It does not matter if an employee remains on full furlough or is now partially furloughed. Holiday will accrue in the same way i.e. at the full rate of pay. This means, if a partially furloughed employee decides to take any of their furloughed hours as holiday, an employer will have to top up the employee’s pay to their full contractual rate for those hours.
Can I still have employees on full furlough?
Yes, there is no obligation for employers to make use of the flexible furlough scheme therefore, employers do not have to place any employees on a flexible furlough arrangement if they do not wish to. The furlough scheme runs until the end of October therefore, employers can keep employees on furlough up until this point.
However, they will have to contribute to the costs of any furloughed employees from August and bear all the costs of the employees once the scheme ends on October 31st 2020. For more details on this, please see my blog on the changes to employer contributions.
Can I still furlough employees?
No, the deadline to place employees (who have not previously been on furlough) passed on 10th June 2020 as there is a requirement that any furloughed employee must have been furloughed for a minimum of 3 consecutive weeks prior to 30th June 2020.
However, there is a limited exception to this rule for certain employees who are returning to work from family related leave after the 10th June deadline. This provides that any employee returning from any of the following types of leave:
- shared parental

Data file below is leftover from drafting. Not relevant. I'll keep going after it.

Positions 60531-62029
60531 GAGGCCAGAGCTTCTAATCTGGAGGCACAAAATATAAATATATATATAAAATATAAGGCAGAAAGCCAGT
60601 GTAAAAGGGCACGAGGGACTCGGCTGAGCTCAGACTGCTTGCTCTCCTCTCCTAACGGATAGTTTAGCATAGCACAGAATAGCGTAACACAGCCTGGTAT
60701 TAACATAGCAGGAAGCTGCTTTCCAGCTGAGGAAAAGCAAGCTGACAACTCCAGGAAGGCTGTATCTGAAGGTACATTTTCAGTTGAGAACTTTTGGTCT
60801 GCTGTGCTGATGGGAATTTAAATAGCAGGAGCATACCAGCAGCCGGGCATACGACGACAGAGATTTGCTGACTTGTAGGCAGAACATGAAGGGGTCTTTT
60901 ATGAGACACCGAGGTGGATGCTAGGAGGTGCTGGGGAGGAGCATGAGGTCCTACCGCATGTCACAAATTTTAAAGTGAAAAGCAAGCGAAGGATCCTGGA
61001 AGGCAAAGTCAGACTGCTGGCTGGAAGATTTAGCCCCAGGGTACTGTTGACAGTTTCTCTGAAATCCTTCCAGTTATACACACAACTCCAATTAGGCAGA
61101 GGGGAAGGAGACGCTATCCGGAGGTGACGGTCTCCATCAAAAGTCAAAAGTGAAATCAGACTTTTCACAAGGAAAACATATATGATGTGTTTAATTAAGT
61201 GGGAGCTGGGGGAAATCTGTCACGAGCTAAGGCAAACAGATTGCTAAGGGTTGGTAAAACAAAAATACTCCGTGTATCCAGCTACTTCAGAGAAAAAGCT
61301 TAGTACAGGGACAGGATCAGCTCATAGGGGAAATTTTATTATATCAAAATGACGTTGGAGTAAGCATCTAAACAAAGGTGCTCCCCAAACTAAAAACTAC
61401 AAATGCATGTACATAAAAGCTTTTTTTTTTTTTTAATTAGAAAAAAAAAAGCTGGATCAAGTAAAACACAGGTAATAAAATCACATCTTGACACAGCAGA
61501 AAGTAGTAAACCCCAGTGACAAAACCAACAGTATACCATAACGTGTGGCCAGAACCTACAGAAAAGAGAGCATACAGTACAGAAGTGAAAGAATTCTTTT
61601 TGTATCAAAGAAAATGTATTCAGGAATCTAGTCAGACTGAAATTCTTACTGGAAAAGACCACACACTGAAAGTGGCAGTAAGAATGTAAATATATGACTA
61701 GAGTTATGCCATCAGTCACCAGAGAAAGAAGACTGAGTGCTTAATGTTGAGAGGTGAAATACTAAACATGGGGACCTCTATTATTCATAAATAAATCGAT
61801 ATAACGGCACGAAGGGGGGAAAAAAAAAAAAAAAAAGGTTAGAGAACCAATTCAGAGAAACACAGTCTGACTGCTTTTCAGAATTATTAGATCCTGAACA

- parental bereavement leave
will still be eligible for the furlough scheme even if they have not previously been furloughed by 10 June, provided that the employer has used the furlough scheme for other eligible employees by that date.
Is there a maximum number of employees that can be furloughed?
Yes, the number of employees that can be furloughed at any one time from 1st July cannot exceed the maximum number of employees the employer claimed for in any claim period prior to 30 June, plus any employees who return to work after 10th June from family related leave (as described above). Therefore, if an employer claimed for 30 workers in the April period and then subsequently claimed for 45 workers in the May period, the maximum number of employees that the employer could claim for going forwards, from 1st July, would be 45 plus any employees who return to work after 10th June from family related leave.
What records do I have to keep?
The record keeping requirements are broadly the same as before, just updated to reflect flexible working. Therefore you should keep, for 6 years, records of:
- The amount claimed and the claim period for each employee;
- The claim reference number;
- Your calculation of the figures claimed;
- Usual working hours;
- Actual working hours for employees flexibly furloughed.
The government have provided an online furlough calculator. We would suggest you use this calculator to confirm your figures and for record keeping save a copy of the online calculator on to the employee’s personnel record.
Unless it is clear what hours are being worked from your ‘written agreement’, we are also recommending keeping a written record of hours or timesheet for staff and retaining this safely.
If you have any queries relating to the furlough scheme please contact a member of the employment team.
This blog was co written by Fred Chandler, Trainee.